What if your job was used as an example for what not to be when you grow up? Imagine that – your job served up as a warning for what you will end up if you don’t do well in school. This recently happened to a friend of mine. He didn’t hear this warning firsthand. The class that did was attended by his daughter. Now, imagine that.
It’s probable her teacher had best of intentions to motivate the students, and even my friend acknowledged that. He also said, good thing his daughter has thick skin, but even so, she felt compelled to apologize for the ignorance of others. As a parent, you would think about your child in that class at that moment, then you’d be taking measurement of your own skin depth.
People in – generally accepted as respectable- careers, might breathe a little sigh of relief at not having to deal with a situation like that. I don’t even have to mention his job because many will have already assessed whether or not they have one of ‘those’ jobs. Probably something menial, or in the service industry, right? I think on some level though, most would feel there is something not quite right about it all. Do unto others, etc.
It doesn’t matter what road we go down, ultimately whatever we work at is in service to someone else, and whether we are aware or not, we are also teaching. We will share our combined life experiences in some form or another, for better or worse.
One of the things I’ve been thinking about, after reflecting on my friend’s experience, is the idea of a simple shift in how we perceive and pursue success and the related esteems. Success definitions aside, there’s nothing wrong with shooting for the top or making top dollar, just that there could be more emphasis placed on important pursuits leading to that.
For performing our services, most want to earn respect, appreciation, and even admiration with our money. It’s hard to honestly earn good money without applying these qualities anyway. What if we started reaching for the stars from a place that sets aside aspects slavishly pursued in the 1980s like image, titles and the bottom line? What if we started our pursuit of work or career by thinking about those aspects that we care about as people regardless of role in our careers. Corporations spend billions on ways to humanize their images, to be relatable to people. What irony.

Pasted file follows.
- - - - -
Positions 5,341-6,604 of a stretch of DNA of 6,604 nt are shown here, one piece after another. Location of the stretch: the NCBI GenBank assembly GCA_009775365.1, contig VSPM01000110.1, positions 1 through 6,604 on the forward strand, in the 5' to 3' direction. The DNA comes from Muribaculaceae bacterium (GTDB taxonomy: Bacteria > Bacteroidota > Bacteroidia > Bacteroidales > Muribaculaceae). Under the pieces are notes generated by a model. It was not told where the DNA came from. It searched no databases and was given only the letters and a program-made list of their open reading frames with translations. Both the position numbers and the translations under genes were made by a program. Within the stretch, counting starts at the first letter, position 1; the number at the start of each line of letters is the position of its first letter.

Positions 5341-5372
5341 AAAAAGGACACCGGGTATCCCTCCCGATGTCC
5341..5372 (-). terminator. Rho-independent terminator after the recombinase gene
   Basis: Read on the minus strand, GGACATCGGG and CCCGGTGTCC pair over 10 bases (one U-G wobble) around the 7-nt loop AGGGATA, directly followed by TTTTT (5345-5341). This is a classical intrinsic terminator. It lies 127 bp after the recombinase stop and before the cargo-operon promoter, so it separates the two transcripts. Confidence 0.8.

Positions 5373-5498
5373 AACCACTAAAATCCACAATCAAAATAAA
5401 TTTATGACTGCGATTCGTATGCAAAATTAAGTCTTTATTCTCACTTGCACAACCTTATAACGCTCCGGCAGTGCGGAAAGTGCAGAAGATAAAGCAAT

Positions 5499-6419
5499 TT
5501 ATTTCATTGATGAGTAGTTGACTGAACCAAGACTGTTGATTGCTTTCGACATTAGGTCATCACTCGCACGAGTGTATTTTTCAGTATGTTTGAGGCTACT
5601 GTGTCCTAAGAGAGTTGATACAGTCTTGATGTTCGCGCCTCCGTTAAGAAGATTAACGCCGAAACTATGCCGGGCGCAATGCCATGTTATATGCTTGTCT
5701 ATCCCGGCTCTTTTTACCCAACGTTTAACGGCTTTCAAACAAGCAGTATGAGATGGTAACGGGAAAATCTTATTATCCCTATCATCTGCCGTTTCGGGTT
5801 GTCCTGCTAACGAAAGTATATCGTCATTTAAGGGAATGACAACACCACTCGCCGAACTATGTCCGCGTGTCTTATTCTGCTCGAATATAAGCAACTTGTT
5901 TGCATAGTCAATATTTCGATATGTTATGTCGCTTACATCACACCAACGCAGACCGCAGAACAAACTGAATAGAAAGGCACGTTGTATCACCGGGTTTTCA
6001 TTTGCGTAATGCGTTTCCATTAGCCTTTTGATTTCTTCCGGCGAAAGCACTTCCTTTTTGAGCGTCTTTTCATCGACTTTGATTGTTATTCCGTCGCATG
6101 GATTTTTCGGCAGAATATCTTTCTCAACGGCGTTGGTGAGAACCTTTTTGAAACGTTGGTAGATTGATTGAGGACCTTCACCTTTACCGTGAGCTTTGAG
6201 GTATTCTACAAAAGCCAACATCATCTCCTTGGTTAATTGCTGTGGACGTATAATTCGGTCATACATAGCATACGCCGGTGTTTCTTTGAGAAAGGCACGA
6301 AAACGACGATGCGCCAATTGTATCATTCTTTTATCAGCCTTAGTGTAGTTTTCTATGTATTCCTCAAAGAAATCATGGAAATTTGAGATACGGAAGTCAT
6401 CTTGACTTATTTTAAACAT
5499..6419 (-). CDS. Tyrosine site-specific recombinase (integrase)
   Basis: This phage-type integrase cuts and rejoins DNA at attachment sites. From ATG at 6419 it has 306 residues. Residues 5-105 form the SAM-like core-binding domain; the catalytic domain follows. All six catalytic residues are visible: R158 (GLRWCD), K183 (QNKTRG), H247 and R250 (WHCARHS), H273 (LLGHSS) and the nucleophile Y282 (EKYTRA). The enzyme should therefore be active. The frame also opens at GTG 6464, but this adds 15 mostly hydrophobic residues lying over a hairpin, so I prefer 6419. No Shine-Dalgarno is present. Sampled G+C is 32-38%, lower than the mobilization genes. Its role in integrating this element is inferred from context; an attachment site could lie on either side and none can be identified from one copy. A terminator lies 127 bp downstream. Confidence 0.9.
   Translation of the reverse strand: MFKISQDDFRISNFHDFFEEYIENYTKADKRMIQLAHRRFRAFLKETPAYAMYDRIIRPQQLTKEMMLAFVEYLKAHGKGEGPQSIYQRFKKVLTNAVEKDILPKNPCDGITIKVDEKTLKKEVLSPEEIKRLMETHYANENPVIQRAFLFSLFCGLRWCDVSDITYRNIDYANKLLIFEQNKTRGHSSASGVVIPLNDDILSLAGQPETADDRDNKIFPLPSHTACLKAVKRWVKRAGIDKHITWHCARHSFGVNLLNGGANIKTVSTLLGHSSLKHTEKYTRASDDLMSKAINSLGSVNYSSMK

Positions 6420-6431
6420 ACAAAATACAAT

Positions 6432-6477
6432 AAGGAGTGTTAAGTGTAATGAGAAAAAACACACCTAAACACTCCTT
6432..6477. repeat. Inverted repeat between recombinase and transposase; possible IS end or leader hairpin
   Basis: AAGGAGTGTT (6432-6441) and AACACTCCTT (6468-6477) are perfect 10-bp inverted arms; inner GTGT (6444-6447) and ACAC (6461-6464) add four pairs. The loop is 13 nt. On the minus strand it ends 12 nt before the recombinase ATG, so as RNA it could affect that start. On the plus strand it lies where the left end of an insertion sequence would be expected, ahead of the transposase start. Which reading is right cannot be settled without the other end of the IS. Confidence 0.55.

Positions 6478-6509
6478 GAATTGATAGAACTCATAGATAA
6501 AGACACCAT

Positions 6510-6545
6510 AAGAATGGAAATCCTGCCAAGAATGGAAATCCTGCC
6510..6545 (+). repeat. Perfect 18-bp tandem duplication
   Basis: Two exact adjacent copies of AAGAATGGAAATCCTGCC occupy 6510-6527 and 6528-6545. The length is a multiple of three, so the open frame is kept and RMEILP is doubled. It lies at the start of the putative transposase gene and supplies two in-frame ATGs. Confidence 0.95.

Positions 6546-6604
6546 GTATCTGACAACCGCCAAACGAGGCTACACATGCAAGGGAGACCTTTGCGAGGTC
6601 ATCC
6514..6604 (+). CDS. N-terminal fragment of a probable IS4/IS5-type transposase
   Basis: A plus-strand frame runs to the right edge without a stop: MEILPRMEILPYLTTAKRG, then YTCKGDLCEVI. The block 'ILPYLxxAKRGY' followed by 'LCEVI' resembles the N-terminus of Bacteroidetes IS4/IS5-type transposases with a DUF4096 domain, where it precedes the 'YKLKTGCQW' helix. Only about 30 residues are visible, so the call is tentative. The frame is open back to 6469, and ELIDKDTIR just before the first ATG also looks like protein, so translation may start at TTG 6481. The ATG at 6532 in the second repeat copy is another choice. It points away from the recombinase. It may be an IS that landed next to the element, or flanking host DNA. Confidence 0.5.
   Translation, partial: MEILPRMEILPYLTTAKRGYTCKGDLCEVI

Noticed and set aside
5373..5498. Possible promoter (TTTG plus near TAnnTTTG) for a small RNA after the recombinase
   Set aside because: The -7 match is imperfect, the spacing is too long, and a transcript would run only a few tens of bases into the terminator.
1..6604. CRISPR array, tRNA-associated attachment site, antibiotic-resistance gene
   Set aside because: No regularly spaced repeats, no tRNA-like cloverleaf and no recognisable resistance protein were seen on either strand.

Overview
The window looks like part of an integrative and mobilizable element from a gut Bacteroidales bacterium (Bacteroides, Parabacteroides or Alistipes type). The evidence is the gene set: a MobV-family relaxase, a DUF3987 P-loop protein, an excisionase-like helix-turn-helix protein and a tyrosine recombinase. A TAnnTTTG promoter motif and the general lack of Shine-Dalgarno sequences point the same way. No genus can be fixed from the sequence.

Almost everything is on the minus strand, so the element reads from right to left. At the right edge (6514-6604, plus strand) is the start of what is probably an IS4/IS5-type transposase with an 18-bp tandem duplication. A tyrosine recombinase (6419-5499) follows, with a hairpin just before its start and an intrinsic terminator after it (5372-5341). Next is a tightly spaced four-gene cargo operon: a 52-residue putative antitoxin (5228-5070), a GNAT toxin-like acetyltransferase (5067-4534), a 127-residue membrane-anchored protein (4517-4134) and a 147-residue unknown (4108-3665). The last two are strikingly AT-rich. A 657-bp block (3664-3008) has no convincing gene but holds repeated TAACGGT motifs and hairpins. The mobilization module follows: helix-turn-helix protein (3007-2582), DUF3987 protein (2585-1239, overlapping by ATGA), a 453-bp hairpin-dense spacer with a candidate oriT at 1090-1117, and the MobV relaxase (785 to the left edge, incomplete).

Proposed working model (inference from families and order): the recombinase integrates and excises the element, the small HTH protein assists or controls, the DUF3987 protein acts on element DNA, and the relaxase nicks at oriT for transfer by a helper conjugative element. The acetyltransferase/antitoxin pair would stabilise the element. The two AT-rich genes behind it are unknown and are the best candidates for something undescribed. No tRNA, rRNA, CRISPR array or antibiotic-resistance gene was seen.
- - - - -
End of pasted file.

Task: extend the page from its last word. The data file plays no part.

Could we make more of an effort to shift, and teach to shift, the perspective from what can we get out of life to what can we give? Could we consciously ask ourselves before we start our day, school, work or career directions by asking in what way(s) are we best suited to serve? What can I, what do I, give to the big picture? I wonder what kind of success levels as a society we would have then. It might sound lofty, but it really isn’t.
This isn’t simple idealism; it’s still about earning a buck and a decent living. The Real Housewives TV franchises will live, just wouldn’t it be nice if we could make them even less real than they already aren’t? We can still aspire to C.E.O lifestyles, but doing it with that simple shift in perspective changes the complexion of how we view status and value through titles and job types. It’s not what do we do, but how do we serve?
I think on some level we already know this as mostly true. No matter what title we achieve, what everyone really wants to know is how well, and what, were we able to contribute. We really care about the type of person we are, and who we’re working with. It’s how we want to be described when we die. If you need a touch of proof, watch an episode of Undercover Boss sometime.
Knowing even the little that I do about this, I’d still wager that the rewards for turning this table in society would be huge, including financially. It all begins with just a small change in thought. Imagine that.
At a minimum we could leave the examples of what not to be at drug dealers and crooks. And tofu hot dog makers. (Just kidding tofu people, some of my best friends are tofu hot dogs).
Click on picture to read note
Oh, about that example of what not to be? To start, he is an outstanding parent. For pay he works with staff and children, in a host of ways, every day of the school year. After that, his resume’ includes being an amazing photographer, a writer of beautiful poetry and witticisms, and an extensive world traveler.
He must also be a pretty successful service provider because one day he received this note on his work cart. Seems like outstanding achievement to me.
“We make a living by what we get, we make a life by what we give” Sir Winston Churchill